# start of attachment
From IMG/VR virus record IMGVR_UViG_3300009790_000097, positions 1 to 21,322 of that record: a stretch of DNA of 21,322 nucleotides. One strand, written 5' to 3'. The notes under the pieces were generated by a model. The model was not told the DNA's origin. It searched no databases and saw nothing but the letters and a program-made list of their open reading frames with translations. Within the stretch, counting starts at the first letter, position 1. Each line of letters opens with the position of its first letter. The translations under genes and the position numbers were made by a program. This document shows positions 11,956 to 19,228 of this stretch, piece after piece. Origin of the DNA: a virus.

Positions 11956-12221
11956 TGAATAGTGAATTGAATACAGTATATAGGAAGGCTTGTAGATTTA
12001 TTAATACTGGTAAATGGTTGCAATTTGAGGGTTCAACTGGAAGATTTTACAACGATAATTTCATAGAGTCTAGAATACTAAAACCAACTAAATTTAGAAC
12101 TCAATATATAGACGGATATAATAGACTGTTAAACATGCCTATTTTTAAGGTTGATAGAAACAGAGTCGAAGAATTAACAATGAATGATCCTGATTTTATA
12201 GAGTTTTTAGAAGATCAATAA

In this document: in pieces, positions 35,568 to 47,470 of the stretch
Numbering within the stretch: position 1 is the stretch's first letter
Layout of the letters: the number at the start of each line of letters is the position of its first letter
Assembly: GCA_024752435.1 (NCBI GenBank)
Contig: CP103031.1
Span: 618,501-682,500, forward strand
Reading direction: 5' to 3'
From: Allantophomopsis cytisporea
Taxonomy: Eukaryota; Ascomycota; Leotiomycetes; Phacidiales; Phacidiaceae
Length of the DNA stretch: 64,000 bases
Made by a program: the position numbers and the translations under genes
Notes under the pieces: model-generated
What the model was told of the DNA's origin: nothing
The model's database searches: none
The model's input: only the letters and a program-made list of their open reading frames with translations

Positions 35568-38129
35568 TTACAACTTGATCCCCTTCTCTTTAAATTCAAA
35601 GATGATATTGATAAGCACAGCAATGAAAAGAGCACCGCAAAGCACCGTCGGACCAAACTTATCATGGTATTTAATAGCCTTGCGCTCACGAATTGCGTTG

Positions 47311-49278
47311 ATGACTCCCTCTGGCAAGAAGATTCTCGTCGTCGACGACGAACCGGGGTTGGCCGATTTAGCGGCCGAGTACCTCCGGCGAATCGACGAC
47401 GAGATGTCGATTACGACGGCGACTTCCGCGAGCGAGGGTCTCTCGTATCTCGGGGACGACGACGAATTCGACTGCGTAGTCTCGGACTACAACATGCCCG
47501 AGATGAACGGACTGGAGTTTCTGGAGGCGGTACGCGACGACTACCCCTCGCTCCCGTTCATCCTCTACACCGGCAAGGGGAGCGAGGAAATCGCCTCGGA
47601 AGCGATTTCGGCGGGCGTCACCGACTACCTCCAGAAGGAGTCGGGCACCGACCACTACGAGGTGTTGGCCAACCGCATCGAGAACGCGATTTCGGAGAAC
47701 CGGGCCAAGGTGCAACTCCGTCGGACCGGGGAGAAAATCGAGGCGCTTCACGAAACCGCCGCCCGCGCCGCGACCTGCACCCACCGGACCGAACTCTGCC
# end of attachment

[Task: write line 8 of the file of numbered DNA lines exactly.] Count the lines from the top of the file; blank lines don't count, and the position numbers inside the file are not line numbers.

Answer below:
Numbering within the stretch: position 1 is the stretch's first letter